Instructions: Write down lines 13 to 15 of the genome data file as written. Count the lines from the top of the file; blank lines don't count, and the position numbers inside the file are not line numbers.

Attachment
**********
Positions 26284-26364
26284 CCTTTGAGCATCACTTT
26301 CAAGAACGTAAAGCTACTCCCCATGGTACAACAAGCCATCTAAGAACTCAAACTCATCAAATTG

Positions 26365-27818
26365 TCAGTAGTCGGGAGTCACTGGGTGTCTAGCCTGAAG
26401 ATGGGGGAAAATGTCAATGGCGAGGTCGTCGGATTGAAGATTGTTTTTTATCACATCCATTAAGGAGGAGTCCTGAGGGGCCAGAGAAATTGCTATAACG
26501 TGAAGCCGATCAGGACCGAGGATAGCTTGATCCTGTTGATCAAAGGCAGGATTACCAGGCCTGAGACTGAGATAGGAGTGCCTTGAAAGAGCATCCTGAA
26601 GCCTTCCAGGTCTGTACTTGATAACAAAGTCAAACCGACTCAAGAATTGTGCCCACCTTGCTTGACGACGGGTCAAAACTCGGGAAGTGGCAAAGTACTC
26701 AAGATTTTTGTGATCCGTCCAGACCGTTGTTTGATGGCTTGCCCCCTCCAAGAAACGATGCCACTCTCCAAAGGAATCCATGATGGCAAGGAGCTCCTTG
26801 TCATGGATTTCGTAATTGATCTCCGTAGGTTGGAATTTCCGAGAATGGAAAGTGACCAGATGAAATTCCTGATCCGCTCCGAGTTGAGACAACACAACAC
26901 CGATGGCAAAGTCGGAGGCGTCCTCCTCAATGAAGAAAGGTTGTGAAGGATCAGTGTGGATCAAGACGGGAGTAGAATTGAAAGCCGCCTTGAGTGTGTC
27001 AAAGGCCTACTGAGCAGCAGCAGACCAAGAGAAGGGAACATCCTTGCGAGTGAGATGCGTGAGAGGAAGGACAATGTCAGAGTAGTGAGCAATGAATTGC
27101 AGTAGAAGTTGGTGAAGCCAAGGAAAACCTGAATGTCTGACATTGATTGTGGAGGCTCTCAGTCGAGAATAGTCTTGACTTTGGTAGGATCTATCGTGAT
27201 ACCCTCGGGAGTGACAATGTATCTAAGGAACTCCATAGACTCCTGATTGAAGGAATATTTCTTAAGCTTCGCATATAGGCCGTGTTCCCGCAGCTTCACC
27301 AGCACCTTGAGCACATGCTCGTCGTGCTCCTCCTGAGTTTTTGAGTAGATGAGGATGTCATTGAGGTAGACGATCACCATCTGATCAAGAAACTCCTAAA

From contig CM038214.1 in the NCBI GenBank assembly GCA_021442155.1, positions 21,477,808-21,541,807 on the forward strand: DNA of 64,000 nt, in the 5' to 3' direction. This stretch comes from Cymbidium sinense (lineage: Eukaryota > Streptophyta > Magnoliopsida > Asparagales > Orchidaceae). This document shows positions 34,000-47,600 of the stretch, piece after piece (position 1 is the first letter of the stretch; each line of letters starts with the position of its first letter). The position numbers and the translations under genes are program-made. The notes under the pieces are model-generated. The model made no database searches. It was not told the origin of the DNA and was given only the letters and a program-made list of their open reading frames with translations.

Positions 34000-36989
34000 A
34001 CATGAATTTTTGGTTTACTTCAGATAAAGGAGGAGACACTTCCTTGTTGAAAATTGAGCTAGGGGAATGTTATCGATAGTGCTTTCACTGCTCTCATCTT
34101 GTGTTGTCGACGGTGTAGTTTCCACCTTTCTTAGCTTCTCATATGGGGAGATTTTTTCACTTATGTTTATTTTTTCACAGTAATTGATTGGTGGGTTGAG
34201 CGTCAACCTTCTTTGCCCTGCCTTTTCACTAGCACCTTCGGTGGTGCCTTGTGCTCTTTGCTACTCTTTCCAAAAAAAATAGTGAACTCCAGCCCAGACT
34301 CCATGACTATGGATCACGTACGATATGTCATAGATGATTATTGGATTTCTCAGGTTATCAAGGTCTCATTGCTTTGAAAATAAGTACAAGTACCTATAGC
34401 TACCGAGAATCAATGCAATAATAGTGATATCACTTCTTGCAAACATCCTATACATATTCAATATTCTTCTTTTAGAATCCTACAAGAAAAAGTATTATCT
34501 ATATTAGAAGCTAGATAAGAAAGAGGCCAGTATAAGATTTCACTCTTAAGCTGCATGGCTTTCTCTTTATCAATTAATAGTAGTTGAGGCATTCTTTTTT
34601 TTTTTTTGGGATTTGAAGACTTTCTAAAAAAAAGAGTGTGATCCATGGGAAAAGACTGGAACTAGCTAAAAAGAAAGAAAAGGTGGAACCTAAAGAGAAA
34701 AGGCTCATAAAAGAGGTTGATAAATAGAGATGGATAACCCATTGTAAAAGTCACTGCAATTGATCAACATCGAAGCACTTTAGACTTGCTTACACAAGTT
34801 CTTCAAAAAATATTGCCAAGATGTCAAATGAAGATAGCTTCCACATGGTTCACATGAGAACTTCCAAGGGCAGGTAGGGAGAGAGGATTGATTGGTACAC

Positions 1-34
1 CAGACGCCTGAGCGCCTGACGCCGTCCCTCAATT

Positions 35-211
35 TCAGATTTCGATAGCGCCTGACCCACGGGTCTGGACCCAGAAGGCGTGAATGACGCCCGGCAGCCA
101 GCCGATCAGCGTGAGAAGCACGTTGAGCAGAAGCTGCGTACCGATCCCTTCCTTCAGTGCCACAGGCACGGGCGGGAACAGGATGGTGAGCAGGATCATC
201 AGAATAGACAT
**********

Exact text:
27101 AGTAGAAGTTGGTGAAGCCAAGGAAAACCTGAATGTCTGACATTGATTGTGGAGGCTCTCAGTCGAGAATAGTCTTGACTTTGGTAGGATCTATCGTGAT
27201 ACCCTCGGGAGTGACAATGTATCTAAGGAACTCCATAGACTCCTGATTGAAGGAATATTTCTTAAGCTTCGCATATAGGCCGTGTTCCCGCAGCTTCACC
27301 AGCACCTTGAGCACATGCTCGTCGTGCTCCTCCTGAGTTTTTGAGTAGATGAGGATGTCATTGAGGTAGACGATCACCATCTGATCAAGAAACTCCTAAA